“You have an institution that wants to be viewed as a nonprofit entity that is involved in one of the most basic activities of amateur athletics,” Lake said. “So, it raises this question about how amateur is something if it is really being run for profit. The vast majority of competitors that are visible in major college athletic sports are at least operating under the aegis of a nonprofit world, but the dialogue is moving to the fact that these are minor league sports.”
Grand Canyon’s quixotic journey to March Madness began in 2008, when the school hired Brian Mueller, the former president of the University of Phoenix’s parent company to take the reins ahead of GCU’s initial public offering. Five years before, a group of investors had bought the private Christian university, which had functioned as a nonprofit since it was chartered in 1949, as it teetered on the edge of financial ruin.
“We didn’t realize how close we were to the bank locking the door and going home,” said Keith Baker, who worked as a GCU athletics administrator for 34 years until 2017.
Baker said that as it transitioned to a for-profit school in the early aughts, the university’s leadership was initially interested in returning its athletic department to its NAIA roots. Aware that the NAIA only accepted nonprofit members, Baker said, “It took me about a week and a half to get one of the attorneys brokering the [university’s transfer of ownership] to say we are a ‘for-profit educational institution,’ and express it in those words.”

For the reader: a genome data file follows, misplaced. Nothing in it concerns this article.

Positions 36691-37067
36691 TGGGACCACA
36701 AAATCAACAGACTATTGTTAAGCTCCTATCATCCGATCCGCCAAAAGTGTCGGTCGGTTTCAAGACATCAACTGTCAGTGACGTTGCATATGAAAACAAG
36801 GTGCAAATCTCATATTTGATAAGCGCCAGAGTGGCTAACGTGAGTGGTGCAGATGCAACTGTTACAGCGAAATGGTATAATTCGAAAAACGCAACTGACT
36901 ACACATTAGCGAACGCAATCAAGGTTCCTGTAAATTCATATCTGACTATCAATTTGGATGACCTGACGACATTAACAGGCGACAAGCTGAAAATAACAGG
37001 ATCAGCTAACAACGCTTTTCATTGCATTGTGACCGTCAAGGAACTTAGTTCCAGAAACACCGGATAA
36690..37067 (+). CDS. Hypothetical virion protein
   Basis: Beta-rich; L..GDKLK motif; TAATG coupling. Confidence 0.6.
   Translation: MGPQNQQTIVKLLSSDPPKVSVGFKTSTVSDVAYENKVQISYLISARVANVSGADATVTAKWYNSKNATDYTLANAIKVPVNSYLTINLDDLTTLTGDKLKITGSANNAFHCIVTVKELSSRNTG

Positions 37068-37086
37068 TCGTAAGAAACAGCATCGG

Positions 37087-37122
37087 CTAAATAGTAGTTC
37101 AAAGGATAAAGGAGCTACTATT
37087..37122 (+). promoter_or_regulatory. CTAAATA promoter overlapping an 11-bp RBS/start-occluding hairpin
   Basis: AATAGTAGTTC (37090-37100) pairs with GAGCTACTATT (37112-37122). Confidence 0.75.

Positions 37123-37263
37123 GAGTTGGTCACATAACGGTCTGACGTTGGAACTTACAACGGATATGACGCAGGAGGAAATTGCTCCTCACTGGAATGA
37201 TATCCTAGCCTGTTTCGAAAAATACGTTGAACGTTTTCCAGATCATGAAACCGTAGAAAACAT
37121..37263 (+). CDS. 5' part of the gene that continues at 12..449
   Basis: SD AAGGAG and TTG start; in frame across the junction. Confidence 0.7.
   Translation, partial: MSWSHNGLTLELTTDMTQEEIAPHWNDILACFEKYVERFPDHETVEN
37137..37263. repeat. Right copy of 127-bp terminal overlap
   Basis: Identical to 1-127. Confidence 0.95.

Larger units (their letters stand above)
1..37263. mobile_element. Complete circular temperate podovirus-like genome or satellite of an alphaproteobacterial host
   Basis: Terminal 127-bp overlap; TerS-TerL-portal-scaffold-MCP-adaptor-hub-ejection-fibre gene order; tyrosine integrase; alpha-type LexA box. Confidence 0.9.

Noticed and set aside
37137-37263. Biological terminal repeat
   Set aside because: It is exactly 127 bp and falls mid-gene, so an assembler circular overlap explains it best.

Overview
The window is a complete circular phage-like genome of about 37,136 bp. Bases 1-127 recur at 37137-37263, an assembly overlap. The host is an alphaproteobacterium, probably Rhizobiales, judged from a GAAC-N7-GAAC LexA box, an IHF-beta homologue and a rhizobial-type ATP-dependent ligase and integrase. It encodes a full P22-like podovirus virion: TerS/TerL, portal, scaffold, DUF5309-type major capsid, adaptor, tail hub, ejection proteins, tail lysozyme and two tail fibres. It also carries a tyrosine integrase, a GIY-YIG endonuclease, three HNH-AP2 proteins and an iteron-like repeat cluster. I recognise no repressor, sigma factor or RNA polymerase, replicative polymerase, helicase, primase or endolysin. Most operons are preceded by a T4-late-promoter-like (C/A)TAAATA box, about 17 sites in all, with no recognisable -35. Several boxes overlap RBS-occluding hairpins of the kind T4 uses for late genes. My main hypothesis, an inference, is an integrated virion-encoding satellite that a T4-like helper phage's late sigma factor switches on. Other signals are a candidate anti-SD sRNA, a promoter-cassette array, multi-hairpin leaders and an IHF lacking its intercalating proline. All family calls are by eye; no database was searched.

Although Baker says the institution’s for-profit conversion had stigmatized it in the eyes of other athletic departments, it was “refreshing” for an administrator.
“From the business model side of things, we have one boss,” he said. “We didn’t have a president, it was a CEO—the CEO says what happens, and we do it. It is not like I have donors and boosters.”
Mueller’s arrival at Grand Canyon coincided with a change to the NCAA’s reclassification process, which no longer allowed universities to self-determine a jump to Division I. Instead, schools had to first be accepted and sponsored by a full-member D-I conference. After several years knocking on doors, Grand Canyon joined the Western Athletic Conference at the start of the 2013-14 academic year. Karl Benson, the WAC commissioner from 1994 to 2012, said that the conference presidents had previously rebuffed letting in a for-profit school but had gotten sufficiently “desperate” after losing several key members to the Mountain West.
As part of the four-year reclassification process, Grand Canyon was not allowed to participate in any NCAA tournaments or championships, but Majerle’s hiring instantly brought star power to the program. The hire was facilitated by the school’s relationship with Jerry Colangelo, the owner of the Suns and the Arizona Diamondbacks and a GCE board member since 2009. The executive’s name now graces the school’s college of business (which touts an online MBA “with an emphasis in sports business”) and the Jerry Colangelo Museum on campus.